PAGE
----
Angel Haze and Azealia Banks have gotten 2013 off to quite the rip-roaring start with their rapidly ballooning beef of the last few days. Unlike the old days, where a feud might take months to reach wax on both sides, these days you can get a dis track up and out there in a matter of hours, with Haze v. Banks easily setting new land-speed records for rate of dis tracks produced. The whole thing has gotten our blood up, and left us craving more.

So for our weekend playlist, we're dipping into some of the greatest dis tracks of all-time—not just the hip-hop battle classics, but some of the best pop and rock snipes as well. Cue the "Shook Ones, Pt. II" beat!


The most legendary anonymous dis track of all-time, with the arrogant source of Carly's bile forever a mystery to the general public, though rumors have connected it to Warren Beatty, James Taylor and Mick Jagger over the years. (Simon has even given away three letters of the culprit's name, "A," "E" and "R," and once auctioned off the secret to NBC executive Dick Ebersol for $50,000.) Disses will rarely, if ever again come as inspired as the brilliantly simple "You're so vain / you probably think this song is about you."


The greatest dis track of the 21st century, with Jay-Z absolutely laying Mobb Deep and Nas to waste over a Kanye West Doors-sampling beat that sounds like a military phalanx gradually creeping on an unsuspecting group of foot soldiers. Nearly every line is an oft-referenced classic, from "We don't believe you, you need more people" to "You made it a hot line, I made it a hot song," to the door-closing final couplet "And all you other cats throwin' shots at Jigga / You only get half a bar, fuck y'all niggas." A gold standard in the format.


One of the first female-rapped dis tracks, and part of one of the most legendary back-and-forths in hip-hop history. Roxanne Shanté recorded "Roxanne's Revenge" in response to UTFO's "Roxanne Roxanne" (about a stuck-up girl who dissed the group, though not actually about Shanté) at the age of 14, setting off the "Roxanne Wars," which ended up encompassing about a dozen different songs from nearly as many different artists. So if anybody else feels like jumping in this Hayes-Banks beef for no real reason, there's historical precedent.


After dissolving at the turn of the decade, pop music's most beloved songwriting duo started taking some shots at one another, including John Lennon throwing Paul McCartney under the bus with 1971's "How Do You Sleep?," including "The only thing you done was yesterday / And since you've gone you're just another day" and "Those freaks was right when they said you was dead." It was apparently enough to make Ringo go "That's enough, John," and the dis records sorta stopped from there, but it remains a fascinating chapter in post-Beatles history.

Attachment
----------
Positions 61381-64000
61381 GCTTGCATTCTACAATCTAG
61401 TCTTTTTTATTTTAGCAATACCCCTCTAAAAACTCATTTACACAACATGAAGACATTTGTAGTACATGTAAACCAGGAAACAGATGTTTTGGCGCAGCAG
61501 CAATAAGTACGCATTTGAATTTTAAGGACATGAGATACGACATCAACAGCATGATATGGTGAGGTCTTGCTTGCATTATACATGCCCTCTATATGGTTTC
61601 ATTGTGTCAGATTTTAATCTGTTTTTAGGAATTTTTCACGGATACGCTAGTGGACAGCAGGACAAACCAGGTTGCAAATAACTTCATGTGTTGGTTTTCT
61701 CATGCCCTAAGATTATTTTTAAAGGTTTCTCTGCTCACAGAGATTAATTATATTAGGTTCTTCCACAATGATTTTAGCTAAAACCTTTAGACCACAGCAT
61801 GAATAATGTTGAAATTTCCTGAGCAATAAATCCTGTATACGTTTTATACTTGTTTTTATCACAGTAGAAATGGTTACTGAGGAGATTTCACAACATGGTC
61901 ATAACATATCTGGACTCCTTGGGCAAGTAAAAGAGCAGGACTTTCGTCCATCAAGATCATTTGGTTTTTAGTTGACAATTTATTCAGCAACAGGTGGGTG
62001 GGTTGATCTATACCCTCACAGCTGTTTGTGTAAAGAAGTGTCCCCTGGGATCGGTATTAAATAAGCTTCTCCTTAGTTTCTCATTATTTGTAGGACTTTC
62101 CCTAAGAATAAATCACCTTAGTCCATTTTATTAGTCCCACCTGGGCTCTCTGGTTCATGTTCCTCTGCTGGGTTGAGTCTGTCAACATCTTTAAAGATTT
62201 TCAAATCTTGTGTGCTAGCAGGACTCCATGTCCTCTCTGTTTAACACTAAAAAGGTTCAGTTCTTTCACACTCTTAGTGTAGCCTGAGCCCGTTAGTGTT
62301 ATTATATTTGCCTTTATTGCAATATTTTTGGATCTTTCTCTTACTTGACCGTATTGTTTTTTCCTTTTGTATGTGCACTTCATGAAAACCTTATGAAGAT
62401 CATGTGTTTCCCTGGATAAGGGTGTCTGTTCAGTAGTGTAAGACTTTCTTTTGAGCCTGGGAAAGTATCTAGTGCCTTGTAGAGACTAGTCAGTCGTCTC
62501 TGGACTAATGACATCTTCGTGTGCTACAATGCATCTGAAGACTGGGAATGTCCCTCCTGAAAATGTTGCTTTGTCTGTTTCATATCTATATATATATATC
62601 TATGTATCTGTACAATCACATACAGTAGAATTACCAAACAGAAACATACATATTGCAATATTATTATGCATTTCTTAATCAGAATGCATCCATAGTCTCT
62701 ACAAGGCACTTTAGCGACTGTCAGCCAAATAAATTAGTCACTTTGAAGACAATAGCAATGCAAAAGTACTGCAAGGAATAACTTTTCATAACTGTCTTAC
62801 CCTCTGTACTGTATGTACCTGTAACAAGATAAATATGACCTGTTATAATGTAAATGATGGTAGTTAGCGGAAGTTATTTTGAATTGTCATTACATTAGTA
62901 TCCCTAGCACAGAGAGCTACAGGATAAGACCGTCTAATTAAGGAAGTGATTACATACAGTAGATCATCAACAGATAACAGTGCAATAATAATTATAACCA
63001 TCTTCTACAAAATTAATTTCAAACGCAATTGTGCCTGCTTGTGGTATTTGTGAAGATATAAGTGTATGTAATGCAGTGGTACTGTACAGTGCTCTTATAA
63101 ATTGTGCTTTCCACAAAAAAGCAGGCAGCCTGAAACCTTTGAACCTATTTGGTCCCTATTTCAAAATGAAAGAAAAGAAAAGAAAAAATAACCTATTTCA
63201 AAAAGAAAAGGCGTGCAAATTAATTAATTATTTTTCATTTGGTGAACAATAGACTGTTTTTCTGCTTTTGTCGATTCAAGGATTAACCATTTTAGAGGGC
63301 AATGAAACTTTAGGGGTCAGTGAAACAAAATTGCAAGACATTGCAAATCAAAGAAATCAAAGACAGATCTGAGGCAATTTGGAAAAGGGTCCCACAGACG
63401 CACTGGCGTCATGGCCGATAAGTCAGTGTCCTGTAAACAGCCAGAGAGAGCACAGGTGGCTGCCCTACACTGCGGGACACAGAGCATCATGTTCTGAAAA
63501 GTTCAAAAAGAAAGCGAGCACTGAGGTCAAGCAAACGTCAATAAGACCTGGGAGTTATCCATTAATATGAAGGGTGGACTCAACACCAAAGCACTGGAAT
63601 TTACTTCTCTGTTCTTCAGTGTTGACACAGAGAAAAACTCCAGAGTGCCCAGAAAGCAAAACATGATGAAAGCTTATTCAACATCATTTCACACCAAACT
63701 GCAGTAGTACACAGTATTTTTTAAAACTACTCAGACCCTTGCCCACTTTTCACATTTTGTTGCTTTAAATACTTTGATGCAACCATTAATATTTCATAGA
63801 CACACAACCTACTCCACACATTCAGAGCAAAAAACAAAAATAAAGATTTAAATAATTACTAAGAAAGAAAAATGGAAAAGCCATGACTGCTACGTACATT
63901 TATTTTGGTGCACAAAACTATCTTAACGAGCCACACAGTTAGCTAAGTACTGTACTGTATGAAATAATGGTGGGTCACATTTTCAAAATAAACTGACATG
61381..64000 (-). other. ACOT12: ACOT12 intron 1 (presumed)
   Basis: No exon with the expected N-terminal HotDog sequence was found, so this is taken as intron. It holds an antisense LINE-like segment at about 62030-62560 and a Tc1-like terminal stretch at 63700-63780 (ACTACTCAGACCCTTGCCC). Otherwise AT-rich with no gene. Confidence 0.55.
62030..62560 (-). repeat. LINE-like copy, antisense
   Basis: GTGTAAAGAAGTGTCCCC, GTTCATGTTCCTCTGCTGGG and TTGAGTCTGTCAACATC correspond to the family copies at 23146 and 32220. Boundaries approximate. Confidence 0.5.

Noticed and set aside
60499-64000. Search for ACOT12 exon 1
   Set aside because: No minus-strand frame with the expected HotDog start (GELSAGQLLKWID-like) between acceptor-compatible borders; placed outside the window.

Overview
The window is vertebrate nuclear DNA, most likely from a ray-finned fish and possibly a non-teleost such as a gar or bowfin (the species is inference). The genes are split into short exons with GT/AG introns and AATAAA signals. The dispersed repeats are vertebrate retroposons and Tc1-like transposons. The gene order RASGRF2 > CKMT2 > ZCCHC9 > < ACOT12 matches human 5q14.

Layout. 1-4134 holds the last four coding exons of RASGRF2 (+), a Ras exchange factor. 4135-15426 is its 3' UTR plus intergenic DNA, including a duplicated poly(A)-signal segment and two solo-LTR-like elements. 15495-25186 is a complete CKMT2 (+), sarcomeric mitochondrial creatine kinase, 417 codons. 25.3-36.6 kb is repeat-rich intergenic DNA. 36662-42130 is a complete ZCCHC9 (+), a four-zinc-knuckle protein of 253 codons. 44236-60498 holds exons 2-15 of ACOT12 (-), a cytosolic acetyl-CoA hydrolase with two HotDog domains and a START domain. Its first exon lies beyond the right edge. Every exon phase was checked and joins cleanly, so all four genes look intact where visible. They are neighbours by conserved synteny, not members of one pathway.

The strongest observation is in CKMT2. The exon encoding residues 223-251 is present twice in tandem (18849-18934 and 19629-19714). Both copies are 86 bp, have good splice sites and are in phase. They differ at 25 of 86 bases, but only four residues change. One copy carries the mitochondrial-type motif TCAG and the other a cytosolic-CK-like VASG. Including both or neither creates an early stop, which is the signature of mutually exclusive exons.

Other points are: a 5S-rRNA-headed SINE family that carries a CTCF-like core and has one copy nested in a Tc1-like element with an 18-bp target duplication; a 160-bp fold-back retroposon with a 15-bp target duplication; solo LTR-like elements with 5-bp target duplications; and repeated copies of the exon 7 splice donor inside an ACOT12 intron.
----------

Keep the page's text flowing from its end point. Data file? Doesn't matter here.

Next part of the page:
Not a dis track, necessarily, but it contained the best lyrical dis of 2012, to Kanye's baby-mama-to-be's ex-husband Kris Humphries, then of the New Jersey Nets, where 'Ye brags that Kris is "lucky I ain't have Jay drop him from the team." Humphries has yet to recover, falling out of favor with the Nets and apparently being driven half-nuts whenever he hears a Kanye record in the club now.

For more dis tracks, including 2Pac and Taylor Swift, click NEXT.


The "You're So Vain" of the '90s, except with lyrics about movie-theater blow jobs. They say that this one is actually about Dave Coulier of Full House, which makes us think that maybe it's best Carly Simon never tells us who "Vain" is about, after all.


Any dis track that begins with the lyric "That's why I fucked yo' bitch, you fat motherfucker" is probably gonna be a corker, and indeed, 2Pac's "Hit 'Em Up" remains stunning nearly two decades later in its gleeful villainy. Pac's feud with the Notorious B.I.G. obviously escalated quickly and ended quite tragically, but the dis records it produced—also including Biggie's "Who Shot Ya?"—were some of the all-time best.


Only Axl Rose would devote an entire track on his band's blockbuster double album to shooting back at the magazine critics who have said mean things about him over the years, naming names from the likes of Hit Parader, Kerrang! and SPIN, concluding "Get in the ring, and I'll kick your bitchy little ass, punk!" To date, none of the mag scribes have taken Axl up on his proposal, which is probably for the best.


Really, the biggest dis of all when it came to 50 Cent's breakout single was probably being left off altogether, since nearly every rapper and R&B singer of note from the turn of the century makes an appearance, including TQ, Canibus and even gospel singer Kirk Franklin. About a half-dozen of the rappers that 50 jacked in this song created response tracks, which only leaves about 35 to go.


Don't worry John Mayer, it's not actually being presumptuous—the song is definitely about you.